Motorcycle insurance is quite similar to insurance you purchase for your car or truck. Many of the same coverage options you can buy for your automobile are available for your bike, although I see far too many people come to me insured somewhere else who are missing some of the most important coverage on their policy. One of the biggest mistakes that people can make when they purchase motorcycle insurance is failing to insure the most important thing on their policy.
The cost to replace your bike after an accident may pale in comparison to the medical bills you or your passenger may face if your hurt. Although this may not be the cheapest coverage you purchase for your motorcycle insurance, it may turn out to be the most important, cause let’s face it. Even in a small accident, the bike isn’t the only thing that’s going to be scratched up from the pavement.
This still is only scratching the surface on what coverage options are available to you on your motorcycle policy.
There are some columns below covering Bodily Injury, Uninsured/Underinsured Motorist, Property Damage, and Physical Damage Coverage (Comprehensive and Collision).
If you’re a curious as to what other options are available for your motorcycle (some of which are exclusive to motorcycles) here is a brief list of some of these coverage options:
Medical Payments (Per person medical payments for those riding on the insured motorcycle)
Enhanced Injury Protection
Trip Interruption (Low limits for minimal room and board expenses, can be rather inexpensive though)
Carried Contents (personal property coverage while using motorcycle)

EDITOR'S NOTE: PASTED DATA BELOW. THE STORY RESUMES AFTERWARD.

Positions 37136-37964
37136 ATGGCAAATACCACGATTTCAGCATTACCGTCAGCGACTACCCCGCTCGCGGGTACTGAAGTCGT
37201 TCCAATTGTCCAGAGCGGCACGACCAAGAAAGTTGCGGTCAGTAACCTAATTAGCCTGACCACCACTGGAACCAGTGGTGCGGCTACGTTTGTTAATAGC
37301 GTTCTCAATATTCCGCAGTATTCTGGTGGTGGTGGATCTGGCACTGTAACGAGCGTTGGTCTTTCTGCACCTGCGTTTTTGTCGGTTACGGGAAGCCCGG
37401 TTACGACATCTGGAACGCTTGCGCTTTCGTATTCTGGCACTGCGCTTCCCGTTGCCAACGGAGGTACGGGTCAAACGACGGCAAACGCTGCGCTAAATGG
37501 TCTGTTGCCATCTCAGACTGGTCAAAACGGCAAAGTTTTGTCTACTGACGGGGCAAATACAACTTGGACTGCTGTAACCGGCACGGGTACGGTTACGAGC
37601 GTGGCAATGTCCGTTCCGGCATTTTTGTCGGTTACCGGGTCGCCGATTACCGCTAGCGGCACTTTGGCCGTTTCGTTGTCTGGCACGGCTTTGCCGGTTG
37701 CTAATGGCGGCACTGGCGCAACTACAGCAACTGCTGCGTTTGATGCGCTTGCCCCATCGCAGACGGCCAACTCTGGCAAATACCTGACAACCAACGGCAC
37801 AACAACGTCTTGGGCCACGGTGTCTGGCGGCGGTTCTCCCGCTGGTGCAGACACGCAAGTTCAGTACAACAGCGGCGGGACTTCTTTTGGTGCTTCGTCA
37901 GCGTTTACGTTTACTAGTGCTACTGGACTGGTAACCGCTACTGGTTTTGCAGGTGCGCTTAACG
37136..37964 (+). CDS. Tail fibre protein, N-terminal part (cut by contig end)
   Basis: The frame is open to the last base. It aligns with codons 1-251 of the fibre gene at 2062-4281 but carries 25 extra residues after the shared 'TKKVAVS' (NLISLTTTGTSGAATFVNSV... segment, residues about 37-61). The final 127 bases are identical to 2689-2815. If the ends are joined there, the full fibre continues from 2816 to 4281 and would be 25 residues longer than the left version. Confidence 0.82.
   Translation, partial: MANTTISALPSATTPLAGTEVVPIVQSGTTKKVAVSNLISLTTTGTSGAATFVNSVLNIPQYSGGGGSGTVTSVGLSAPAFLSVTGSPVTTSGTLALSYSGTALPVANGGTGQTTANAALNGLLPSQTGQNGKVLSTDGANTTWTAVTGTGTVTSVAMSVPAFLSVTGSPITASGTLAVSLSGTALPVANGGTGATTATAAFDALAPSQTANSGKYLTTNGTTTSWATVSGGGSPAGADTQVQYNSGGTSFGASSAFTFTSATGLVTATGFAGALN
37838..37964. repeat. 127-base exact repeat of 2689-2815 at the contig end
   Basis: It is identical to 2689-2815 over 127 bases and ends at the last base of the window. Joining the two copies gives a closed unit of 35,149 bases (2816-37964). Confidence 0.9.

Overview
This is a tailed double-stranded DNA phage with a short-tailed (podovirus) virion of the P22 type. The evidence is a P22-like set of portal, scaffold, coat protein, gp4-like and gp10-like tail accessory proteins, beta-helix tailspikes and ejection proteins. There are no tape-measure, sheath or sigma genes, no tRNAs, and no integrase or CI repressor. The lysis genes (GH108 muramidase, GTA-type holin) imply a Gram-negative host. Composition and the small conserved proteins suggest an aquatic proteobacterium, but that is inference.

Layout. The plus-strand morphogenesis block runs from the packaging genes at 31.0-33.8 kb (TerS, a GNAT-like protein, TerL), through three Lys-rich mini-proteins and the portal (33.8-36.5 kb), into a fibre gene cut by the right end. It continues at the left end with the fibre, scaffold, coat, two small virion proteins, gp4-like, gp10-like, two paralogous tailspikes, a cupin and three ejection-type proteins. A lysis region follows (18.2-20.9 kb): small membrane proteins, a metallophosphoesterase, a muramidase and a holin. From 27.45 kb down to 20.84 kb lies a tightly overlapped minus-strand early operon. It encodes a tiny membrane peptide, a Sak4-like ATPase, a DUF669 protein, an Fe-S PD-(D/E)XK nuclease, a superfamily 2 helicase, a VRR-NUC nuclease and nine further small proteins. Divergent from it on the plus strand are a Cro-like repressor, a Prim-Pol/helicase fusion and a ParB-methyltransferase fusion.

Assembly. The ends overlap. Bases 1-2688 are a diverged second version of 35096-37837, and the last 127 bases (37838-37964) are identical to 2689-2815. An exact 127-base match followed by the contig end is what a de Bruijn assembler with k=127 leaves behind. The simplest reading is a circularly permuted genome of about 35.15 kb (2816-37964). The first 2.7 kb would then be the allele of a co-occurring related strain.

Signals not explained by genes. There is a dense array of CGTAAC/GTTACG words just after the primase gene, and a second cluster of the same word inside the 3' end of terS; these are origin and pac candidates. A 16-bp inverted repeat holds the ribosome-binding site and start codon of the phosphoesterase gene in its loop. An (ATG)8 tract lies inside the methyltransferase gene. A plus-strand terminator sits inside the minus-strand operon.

Accessory Coverage (If you have aftermarket products installed, you NEED this!)
Also, if you want to check the status of your Florida Driver’s License, please click the link below:
Did you know that you can be sued for injuries and damages that arise from an accident caused by your bike, even if you weren’t driving/riding on the bike during the accident? Many people may be under the belief that because they weren’t driving their bike when it crashed, which resulted in injuries or property damage, they aren’t liable. However, this is unfortunately not true. The legal owner of a vehicle can be sued even if they weren’t the one operating the motorcycle at the time of accident, and if you don't have Bodily Injury coverage on your policy you may be in a world of hurt yourself.
Questions to ask include:
What limits of Bodily Injury Coverage should I carry on my policy?
What does my Bodily Injury cover?
Who would my Bodily Injury coverage apply to?
Did you know that over 12% of drivers nationwide are underinsured (or uninsured)? That means while you are on the road, at least 1 out of 10 cars around you at any given time have no insurance or if you’re lucky, have minimum coverage. Are you ready for the real mind blower? The rate of those uninsured or underinsured vehicles, who zoom down the highway mere inches away from you, this rate is almost double in Florida! Approximately 24% of registered drivers in Florida are either carrying inadequate coverage or no coverage at all.
If you wanted to see some statistics on this, please click the links below: